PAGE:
Marketing B2B Marketing Brand Strategy

The secret sauce behind LinkedIn’s $5bn advertising business


By Chris Sutcliffe | Senior reporter

April 4, 2023 | 6 min read

As LinkedIn approaches its 20th birthday in May, we hear how the platform plans to reach 1 billion users and make itself indispensable to B2B advertisers.

A stylised Earth against a more colourful galaxy, crossed with a network of glowing lines and nodes

As it approaches its 20th anniversary, where is LinkedIn looking for growth? / Gerd Altmann

LinkedIn’s digital advertising business is worth $5bn annually – an especially impressive figure given how recently many of its ad formats launched. But as the peer network approaches its 20th anniversary, it believes there is still significant headroom to find new users and create new advertising formats.

Tom Pepper is LinkedIn’s senior director, EMEA & LATAM. He explains that much of the opportunity lies in the burgeoning recognition of the value of B2B influencers and creators: “There’s a big growth of independent B2B agencies spinning up think tanks and thought leadership and doubling down on B2B creators.

“In 2021, nine out of 10 most successful IPOs were B2B companies, and largely underserved in the world of marketing. They have market caps greater than Coca-Cola, Pepsi and Ford and others. But from the creative talent coming into that world, the ambition and excitement to build these brands in the future, is something we're starting to see taking off.”

To that end LinkedIn launched a number of advertising formats in 2022, including document ads and click-to-message ads. Those formats, which would not work as well outside of the B2B context, are designed to allow creators and companies to share expertise at length and scale. They build upon the launch of LinkedIn's video ads and carousel ads in 2018 – and dedicated ‘Thought Leadership ads’ are currently in beta across the platform.

Pepper cites the example of Juniper, a cybersecurity firm that used LinkedIn’s formats to share information in an authoritative but creative way. He says that when B2B companies present themselves in that way, it marries the best parts of B2C relationship-building with the traditional B2B priorities of lead generation and driving results.

He states that one of LinkedIn’s priorities over the next two years is the development and rollout of metrics that are more suited for B2B businesses. He argues that B2B metrics are still yoked to those of B2C, which too often are just ‘vanity metrics’.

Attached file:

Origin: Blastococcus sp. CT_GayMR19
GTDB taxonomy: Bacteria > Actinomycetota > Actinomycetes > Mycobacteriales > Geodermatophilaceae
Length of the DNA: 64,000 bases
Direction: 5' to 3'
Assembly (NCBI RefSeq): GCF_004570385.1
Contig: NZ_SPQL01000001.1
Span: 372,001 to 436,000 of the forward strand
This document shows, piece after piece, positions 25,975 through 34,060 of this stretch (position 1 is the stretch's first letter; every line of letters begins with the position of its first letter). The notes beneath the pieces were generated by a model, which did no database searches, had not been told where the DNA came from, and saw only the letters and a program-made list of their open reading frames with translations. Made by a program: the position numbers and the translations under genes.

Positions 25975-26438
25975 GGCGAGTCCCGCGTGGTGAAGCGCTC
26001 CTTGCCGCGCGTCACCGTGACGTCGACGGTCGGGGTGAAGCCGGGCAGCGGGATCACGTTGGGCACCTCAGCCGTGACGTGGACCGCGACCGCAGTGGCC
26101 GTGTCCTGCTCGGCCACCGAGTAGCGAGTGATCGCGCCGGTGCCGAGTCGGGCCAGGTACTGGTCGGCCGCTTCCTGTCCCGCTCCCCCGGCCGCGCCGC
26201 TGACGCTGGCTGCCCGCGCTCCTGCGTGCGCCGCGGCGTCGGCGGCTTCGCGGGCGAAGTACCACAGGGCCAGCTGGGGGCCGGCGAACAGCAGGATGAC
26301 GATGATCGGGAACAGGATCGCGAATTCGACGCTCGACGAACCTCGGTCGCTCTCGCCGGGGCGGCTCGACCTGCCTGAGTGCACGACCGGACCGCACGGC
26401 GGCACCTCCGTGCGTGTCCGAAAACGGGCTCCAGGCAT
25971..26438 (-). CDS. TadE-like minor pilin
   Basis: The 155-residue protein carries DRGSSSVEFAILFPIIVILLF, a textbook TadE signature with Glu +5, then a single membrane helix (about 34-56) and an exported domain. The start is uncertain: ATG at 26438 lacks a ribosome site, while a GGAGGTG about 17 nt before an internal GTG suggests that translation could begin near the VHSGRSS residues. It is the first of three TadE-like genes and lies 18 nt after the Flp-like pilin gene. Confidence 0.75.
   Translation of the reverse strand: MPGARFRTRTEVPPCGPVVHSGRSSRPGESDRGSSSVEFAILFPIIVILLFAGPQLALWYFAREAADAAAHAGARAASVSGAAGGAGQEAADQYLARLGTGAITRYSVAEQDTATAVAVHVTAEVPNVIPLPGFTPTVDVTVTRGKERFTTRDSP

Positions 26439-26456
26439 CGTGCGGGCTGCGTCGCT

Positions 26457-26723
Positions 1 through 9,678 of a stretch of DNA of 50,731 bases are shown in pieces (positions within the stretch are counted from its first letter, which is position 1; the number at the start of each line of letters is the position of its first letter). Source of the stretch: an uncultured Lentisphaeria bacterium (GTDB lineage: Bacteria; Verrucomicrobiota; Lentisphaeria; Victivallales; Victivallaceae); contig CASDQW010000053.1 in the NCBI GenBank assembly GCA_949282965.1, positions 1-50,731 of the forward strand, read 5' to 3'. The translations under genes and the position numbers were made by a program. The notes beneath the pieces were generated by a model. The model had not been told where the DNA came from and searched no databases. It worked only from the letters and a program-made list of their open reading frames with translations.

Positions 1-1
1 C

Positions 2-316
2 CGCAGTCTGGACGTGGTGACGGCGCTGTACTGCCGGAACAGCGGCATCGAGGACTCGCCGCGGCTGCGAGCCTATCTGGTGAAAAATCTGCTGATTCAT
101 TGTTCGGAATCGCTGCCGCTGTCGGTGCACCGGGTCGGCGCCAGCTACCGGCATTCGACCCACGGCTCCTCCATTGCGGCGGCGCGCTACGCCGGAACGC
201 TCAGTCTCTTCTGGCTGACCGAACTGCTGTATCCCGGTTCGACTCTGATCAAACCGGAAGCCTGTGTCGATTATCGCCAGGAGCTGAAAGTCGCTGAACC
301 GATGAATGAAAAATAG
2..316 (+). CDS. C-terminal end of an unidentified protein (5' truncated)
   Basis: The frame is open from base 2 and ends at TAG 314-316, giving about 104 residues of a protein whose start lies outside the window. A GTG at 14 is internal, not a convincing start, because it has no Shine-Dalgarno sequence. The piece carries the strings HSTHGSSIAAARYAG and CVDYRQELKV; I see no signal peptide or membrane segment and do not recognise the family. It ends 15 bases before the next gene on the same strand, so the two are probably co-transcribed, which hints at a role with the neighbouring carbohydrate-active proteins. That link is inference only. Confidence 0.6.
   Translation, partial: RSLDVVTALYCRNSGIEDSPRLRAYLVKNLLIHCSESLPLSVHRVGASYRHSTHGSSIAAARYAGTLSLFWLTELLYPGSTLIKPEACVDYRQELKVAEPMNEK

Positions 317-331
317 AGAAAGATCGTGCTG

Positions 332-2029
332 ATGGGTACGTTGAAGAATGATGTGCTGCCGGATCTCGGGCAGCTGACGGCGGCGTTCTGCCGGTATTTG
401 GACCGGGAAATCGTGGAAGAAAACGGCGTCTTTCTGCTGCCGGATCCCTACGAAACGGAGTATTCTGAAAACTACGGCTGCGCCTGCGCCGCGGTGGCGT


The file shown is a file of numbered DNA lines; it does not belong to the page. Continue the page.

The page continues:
“We think one of the themes this year, and going into next year, will be that there'll be an emergence of measurement tools specific to B2B. [So] how do we solve for longer buying cycles, buying committees, purchasing to humans in their business environment… and it is a different process, which requires different types of tools to help them in that focus on pain point and opportunity.”

He also believes that as employee branding becomes more of a priority for businesses, they will seek to use their employees as advocates and examples on the platform.

Global networks

For the company itself, LinkedIn is seeing significant headroom for growth in India. It currently has 100 million active users in the country, but believes there are huge opportunities to onboard tens of millions more. Currently on 900 million users globally, LinkedIn believes it will hit 1 billion users within the next few years as a result of outreach and the launch of new products for professionals.

It is also deeply invested in AI tools, the development and deployment of which has been supercharged by parent company Microsoft’s investment in OpenAI. Pepper notes that LinkedIn has had AI embedded within its platform for years, but also stresses that it is a core focus for the company in the near future: “We're looking at the possibilities of how it plugs into the jobs to be done on LinkedIn. So as a platform, we will be experimenting with things like how you enhance your profile, or how you get smart about writing a job description using something like generative AI.”

Pepper says that LinkedIn’s north star has always been around solving the pain points of its users. To that end, its new products like collaborative articles – which allow people to add to and work in tandem on a shared document – are in service of making LinkedIn a destination for expertise.

LinkedIn’s transition from a network of business professionals to a space for creativity is far from over. As the rise of the B2B influencer continues, and as recognition grows about the need for B2B transformation, the platform is poised to cater to its users’ demands.

Marketing B2B Marketing Brand Strategy

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